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Wkileaks founder 'dissapointed' in Gates
by General Joe and AP Sunday, Aug. 01, 2010 at 1:05 AM

"Secretary Gates could have used his time, as other nations have done, to announce a broad inquiry into these killings," the statement said. "He could have announced specific criminal investigations into the deaths we have exposed. He could have announced a panel to hear the heartfelt dissent of U.S. soldiers, who know this war from the ground. He could have apologized to the Afghani people. "But he did none of these things. He decided to treat these issues and the countries affected by them with contempt. Instead of explaining how he would address these issues, he decided to announce how he would suppress them. "This behavior is unacceptable. We will not be suppressed. We will continue to expose abuses by this administration and others."


Wkileaks founder 'dissapointed' in Gates

"Secretary Gates could have used his time, as other nations have done, to
announce a broad inquiry into these killings," the statement said. "He could
have announced specific criminal investigations into the deaths we have
exposed. He could have announced a panel to hear the heartfelt dissent of
U.S. soldiers, who know this war from the ground. He could have apologized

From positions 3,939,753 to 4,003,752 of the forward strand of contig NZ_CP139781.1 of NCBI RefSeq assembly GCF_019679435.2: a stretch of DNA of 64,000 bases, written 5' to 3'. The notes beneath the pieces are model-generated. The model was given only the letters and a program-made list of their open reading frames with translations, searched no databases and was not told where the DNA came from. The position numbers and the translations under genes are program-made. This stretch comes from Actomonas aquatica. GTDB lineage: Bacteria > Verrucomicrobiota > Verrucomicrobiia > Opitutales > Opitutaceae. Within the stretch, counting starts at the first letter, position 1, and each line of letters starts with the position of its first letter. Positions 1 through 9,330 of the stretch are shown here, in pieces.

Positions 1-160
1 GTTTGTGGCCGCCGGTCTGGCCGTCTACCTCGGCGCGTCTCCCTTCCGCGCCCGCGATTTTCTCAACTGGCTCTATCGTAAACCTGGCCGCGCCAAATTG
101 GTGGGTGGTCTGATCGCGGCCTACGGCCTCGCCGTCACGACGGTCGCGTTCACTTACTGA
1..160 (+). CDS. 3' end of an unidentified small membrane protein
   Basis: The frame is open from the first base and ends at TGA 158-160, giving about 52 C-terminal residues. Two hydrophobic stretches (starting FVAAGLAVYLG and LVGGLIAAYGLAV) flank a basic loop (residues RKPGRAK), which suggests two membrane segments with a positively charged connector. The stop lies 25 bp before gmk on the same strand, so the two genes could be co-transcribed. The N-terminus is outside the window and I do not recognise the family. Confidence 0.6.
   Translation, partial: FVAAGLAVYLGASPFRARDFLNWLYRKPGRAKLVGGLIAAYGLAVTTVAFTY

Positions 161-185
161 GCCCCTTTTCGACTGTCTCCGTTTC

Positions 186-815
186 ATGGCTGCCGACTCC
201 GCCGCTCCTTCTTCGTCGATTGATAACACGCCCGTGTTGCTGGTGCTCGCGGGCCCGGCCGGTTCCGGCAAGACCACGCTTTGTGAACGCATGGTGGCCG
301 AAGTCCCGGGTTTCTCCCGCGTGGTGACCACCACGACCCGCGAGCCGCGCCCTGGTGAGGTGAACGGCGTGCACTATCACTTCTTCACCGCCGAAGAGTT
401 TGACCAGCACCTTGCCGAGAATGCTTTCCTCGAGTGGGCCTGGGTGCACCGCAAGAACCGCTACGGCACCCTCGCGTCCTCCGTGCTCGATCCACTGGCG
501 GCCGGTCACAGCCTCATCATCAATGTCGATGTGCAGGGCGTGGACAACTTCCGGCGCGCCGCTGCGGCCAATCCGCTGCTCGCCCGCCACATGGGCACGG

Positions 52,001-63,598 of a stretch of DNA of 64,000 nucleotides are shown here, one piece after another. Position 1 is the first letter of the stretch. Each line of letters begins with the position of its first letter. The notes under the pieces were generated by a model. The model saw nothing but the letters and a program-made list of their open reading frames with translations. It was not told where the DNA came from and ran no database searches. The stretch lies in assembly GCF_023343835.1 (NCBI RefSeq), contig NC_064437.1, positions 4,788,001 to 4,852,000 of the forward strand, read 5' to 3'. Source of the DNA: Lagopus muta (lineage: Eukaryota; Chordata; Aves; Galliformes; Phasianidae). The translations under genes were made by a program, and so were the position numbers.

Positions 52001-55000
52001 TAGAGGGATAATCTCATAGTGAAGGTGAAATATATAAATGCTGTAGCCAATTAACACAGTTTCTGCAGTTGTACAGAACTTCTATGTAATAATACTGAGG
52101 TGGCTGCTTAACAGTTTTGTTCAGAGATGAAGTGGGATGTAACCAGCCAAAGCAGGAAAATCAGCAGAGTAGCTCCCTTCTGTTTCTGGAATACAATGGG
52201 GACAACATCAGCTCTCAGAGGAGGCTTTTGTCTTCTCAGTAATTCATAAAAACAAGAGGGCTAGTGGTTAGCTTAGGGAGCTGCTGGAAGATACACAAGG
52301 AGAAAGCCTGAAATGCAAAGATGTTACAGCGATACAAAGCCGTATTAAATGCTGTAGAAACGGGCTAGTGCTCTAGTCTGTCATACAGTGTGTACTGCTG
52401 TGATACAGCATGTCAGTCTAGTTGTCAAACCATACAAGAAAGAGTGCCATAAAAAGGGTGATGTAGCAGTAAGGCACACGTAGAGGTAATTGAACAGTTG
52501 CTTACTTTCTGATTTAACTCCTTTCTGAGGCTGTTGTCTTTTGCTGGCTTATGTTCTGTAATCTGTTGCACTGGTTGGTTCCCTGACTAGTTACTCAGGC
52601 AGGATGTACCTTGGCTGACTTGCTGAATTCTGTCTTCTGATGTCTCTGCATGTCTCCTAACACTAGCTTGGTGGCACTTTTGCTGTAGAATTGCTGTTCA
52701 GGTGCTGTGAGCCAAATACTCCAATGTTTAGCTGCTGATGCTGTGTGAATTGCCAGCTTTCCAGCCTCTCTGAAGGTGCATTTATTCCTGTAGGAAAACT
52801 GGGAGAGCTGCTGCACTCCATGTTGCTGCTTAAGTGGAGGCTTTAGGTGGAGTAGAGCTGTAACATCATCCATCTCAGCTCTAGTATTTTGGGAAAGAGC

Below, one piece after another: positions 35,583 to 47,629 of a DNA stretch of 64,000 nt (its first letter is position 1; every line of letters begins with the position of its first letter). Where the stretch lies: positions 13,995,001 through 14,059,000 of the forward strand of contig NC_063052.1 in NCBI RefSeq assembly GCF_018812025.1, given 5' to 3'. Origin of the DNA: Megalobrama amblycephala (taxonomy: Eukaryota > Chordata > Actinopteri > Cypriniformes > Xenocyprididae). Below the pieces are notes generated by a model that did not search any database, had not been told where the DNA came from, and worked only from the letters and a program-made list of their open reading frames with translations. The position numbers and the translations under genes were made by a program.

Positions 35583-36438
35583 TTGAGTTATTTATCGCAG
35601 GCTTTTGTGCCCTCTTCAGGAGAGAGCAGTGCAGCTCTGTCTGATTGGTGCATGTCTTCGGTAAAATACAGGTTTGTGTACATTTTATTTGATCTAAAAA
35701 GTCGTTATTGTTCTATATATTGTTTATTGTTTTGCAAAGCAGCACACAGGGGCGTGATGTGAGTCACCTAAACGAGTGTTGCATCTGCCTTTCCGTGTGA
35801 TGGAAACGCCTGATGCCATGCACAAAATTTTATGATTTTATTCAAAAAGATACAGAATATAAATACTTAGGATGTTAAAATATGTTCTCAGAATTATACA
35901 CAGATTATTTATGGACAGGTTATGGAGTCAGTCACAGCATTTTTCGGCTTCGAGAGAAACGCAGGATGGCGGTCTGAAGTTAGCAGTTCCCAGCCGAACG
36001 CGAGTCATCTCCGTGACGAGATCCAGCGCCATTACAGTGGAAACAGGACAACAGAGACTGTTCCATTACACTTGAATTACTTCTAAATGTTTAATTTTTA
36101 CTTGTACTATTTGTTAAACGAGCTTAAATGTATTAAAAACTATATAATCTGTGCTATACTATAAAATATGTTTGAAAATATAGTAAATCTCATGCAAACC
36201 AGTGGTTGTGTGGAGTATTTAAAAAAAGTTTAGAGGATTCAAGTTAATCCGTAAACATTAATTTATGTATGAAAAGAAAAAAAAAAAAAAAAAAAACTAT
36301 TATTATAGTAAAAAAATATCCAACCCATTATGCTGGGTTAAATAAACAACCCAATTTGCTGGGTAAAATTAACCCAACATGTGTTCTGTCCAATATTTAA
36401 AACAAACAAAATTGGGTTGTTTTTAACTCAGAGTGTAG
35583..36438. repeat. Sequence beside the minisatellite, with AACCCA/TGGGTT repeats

to the Afghani people.

"But he did none of these things. He decided to treat these issues and the
countries affected by them with contempt. Instead of explaining how he would
address these issues, he decided to announce how he would suppress them.

"This behavior is unacceptable. We will not be suppressed. We will continue
to expose abuses by this administration and others."

(CNN) -- WikiLeaks founder Julian Assange said Friday that he was
disappointed by criticism from Secretary of Defense Robert Gates over the
release of about 76,000 pages of U.S. documents related to the war in
Afghanistan.

Gates said Thursday that the massive leak will have significant impact on
troops and allies, revealing techniques and procedures.

Assange rejected that assessment Friday, saying in a release that Gates "has
overseen the killings of thousands of children and adults" in Afghanistan
and Iraq.

Adm. Mike Mullen, chairman of the U.S. Joint Chiefs of Staff, also
criticized Assange and the person who gave him the documents. WikiLeaks,
Mullen said, was risking lives to make a political point.

"Mr. Assange can say whatever he likes about the greater good he thinks he
and his source (truth is Mullen would like us to believe it is one person but it is likely to be many more, perhaps thousands before long) are doing, but the truth is, they might already have on their
hands the blood of some young soldier or that of an Afghan family," Mullen
said Thursday at a Pentagon news conference.

Gates said he asked that the FBI help the Pentagon in its investigation of
who might have leaked the documents to Assange's internet site.

An Army private suspected of leaking classified material, including videos